The Pacific Ocean Neutrino Experiment

PIRSA ID: 23030086
Série : Particle Physics
Event Type: Seminar
Domaine(s) scientifique(s) :
Particle Physics
Date de fin :
  • Matthias Danninger, Simon Fraser University (SFU)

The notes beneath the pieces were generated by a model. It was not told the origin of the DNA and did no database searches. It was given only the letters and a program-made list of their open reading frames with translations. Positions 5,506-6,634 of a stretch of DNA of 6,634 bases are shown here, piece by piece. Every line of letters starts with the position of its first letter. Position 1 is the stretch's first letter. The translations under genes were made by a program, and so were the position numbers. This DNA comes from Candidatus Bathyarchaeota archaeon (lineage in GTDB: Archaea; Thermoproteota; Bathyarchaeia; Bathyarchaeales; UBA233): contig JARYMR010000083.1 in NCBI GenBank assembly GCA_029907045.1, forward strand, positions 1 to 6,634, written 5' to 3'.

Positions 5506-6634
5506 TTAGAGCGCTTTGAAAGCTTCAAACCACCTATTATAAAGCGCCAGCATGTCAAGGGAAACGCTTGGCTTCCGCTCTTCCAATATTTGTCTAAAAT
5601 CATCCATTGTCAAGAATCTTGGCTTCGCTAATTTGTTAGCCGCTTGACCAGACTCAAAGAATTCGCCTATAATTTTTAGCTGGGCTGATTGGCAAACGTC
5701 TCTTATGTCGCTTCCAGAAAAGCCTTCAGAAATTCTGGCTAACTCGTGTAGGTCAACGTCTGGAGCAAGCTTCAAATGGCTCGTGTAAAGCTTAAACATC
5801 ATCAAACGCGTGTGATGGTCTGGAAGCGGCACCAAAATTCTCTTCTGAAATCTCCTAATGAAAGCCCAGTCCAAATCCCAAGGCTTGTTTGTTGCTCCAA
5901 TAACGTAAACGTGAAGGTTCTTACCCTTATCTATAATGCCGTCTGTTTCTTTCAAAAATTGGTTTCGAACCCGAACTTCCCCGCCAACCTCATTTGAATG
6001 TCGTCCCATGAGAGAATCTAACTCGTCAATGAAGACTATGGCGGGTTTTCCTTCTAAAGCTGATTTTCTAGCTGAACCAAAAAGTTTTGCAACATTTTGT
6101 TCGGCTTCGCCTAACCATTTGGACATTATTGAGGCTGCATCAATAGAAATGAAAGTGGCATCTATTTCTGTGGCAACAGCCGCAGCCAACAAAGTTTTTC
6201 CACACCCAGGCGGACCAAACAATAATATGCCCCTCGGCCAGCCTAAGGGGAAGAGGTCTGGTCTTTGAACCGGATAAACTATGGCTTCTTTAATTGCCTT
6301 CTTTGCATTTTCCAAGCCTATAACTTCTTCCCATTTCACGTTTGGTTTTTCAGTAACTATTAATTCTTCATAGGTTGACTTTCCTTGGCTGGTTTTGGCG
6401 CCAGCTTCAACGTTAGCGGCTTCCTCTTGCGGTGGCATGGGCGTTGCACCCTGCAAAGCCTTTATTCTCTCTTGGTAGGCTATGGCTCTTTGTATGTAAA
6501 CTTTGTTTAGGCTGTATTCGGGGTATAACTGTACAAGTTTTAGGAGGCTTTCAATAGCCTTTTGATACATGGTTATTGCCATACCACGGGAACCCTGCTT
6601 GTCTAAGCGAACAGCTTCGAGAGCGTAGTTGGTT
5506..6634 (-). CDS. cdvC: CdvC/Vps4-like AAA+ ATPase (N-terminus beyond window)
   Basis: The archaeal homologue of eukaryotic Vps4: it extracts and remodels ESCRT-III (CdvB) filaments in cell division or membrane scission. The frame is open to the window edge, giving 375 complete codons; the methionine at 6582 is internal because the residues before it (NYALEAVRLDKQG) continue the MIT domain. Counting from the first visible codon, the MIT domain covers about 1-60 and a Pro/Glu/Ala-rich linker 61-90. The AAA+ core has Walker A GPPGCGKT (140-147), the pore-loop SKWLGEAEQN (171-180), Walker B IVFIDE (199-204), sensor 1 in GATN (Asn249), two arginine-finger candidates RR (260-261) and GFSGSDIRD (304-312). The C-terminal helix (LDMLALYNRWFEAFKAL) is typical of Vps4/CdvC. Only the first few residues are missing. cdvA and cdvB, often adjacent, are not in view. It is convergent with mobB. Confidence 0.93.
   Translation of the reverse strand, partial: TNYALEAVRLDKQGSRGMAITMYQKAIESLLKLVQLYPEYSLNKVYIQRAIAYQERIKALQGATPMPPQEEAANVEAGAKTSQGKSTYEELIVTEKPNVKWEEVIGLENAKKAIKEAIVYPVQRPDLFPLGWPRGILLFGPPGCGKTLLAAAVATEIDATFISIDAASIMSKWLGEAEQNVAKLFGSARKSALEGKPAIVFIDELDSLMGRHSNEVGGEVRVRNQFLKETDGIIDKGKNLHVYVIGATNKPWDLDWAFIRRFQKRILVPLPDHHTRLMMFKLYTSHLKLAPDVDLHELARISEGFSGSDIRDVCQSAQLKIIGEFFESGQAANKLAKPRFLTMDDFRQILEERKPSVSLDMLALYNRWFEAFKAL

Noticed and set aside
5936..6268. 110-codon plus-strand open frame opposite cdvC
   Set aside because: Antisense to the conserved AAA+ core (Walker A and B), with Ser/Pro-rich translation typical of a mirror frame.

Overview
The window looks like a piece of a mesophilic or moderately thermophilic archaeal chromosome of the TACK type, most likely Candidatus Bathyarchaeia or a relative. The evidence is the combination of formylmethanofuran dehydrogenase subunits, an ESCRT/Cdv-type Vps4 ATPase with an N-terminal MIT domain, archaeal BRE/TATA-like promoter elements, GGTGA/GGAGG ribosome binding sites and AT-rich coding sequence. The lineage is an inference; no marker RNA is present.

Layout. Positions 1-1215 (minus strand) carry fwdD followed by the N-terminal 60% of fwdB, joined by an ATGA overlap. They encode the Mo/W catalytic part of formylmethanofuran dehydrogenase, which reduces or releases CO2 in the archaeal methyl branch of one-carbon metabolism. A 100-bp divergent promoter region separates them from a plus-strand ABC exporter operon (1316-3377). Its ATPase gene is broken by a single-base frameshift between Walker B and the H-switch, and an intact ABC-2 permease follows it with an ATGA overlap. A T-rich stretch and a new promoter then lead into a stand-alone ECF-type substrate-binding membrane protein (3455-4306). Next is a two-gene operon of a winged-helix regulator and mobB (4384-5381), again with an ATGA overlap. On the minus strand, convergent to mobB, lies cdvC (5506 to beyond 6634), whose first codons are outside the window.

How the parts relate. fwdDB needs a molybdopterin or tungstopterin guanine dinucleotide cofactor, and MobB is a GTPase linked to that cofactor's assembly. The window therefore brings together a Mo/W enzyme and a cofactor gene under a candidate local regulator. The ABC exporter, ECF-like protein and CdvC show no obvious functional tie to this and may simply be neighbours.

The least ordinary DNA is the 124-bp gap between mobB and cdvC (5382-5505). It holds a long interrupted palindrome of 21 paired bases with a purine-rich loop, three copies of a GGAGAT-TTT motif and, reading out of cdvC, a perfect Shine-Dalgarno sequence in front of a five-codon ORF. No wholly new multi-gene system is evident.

Every time researchers have pushed the energy boundary in particle physics we have found something new about our Universe. Recently, IceCube has demonstrated that Neutrino Telescopes can use neutrinos from the cosmos as excellent tools to continue this exploration. The true potential of this field, however, remains to be realized due to limited observations of neutrinos at the highest energies. To unlock this potential, advanced detectors are needed that will push the forefront of the cosmic frontier, revealing new knowledge of extreme astrophysical phenomena, including through multi-messenger follow-up programs, and testing fundamental physics at scales well beyond those reachable by Earth-bound accelerators. The Pacific Ocean Neutrino Experiment (P-ONE) is a proposed initiative to construct one of the largest neutrino telescopes deep in the northern Pacific Ocean off the coast of British Columbia. To overcome the challenges of a deep-sea installation, we have deployed two pathfinder mooring lines STRAW and STRAW-b in 2018 and 2020. These provide continuous monitoring of optical water properties at a potential detector site in the Pacific. In this talk I will cover results from these pathfinders and discuss the status of P-ONE. 

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